SRINAGAR (India) • Tensions in Indian-administered Kashmir rose yesterday over the deployment of at least 10,000 paramilitary troops to the troubled region, despite the authorities' assertions that the move was routine.
India maintains a deployment of 500,000 soldiers in the Muslim-majority Himalayan region, which has been divided between the South Asian nation and Pakistan since their split in 1947.
The region has seen a resurgence of hostilities in recent years, while locals are fearful about the loss of special privileges after India's Supreme Court last year began hearing a case challenging a Constitutional provision.
Officials said that the movement of troops - set to rise to 20,000 - over the weekend was to relieve exhausted personnel who have been deployed since local civic polls last year.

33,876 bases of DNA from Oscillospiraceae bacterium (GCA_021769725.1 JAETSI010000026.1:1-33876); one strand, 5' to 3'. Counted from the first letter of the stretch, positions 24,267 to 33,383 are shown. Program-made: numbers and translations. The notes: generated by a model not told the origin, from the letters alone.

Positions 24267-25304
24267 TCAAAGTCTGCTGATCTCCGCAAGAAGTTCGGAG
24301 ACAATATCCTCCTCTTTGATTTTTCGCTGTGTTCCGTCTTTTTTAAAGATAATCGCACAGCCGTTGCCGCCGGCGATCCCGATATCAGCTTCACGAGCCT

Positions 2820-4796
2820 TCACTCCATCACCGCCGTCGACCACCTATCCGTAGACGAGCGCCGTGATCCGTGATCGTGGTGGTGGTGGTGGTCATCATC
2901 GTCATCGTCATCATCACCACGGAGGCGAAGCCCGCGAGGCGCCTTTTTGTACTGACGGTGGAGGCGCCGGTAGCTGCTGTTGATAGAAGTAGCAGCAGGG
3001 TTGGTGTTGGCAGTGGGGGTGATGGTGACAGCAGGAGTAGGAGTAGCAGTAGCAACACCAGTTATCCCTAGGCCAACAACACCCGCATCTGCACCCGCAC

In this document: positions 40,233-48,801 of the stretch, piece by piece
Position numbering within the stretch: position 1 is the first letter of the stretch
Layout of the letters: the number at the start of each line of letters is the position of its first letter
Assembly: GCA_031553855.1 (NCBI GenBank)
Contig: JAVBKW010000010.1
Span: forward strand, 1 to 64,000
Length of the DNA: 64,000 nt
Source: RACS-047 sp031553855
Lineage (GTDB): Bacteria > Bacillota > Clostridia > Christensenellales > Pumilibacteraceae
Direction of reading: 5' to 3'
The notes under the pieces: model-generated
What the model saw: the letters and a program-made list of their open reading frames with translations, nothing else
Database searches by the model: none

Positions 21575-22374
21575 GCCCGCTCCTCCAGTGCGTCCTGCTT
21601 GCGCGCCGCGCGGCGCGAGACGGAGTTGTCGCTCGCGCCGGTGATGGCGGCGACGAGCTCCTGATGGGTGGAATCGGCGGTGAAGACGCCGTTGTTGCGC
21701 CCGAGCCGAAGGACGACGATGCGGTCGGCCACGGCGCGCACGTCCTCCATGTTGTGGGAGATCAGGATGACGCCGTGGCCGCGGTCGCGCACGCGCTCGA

"Troops have been working constantly for seven months. Some have to go on leave and some for training outside," Director-General of Police Dilbagh Singh told Agence France-Presse.
A senior security official told AFP the deployment was to guard against possible protests about a decision or event, but did not give further details.
Locals told AFP they were worried that Indian Prime Minister Narendra Modi's government wanted to set aside a Constitutional provision, Article 35A, which would allow Indians from outside the disputed territory to buy land there.
India and Pakistan have been fighting over Kashmir, a part of which is also controlled by China, for decades.
In February, a suicide bombing claimed by a Pakistan-based militant group killed 41 Indian troops in Kashmir, prompting tit-for-tat airstrikes between the two countries.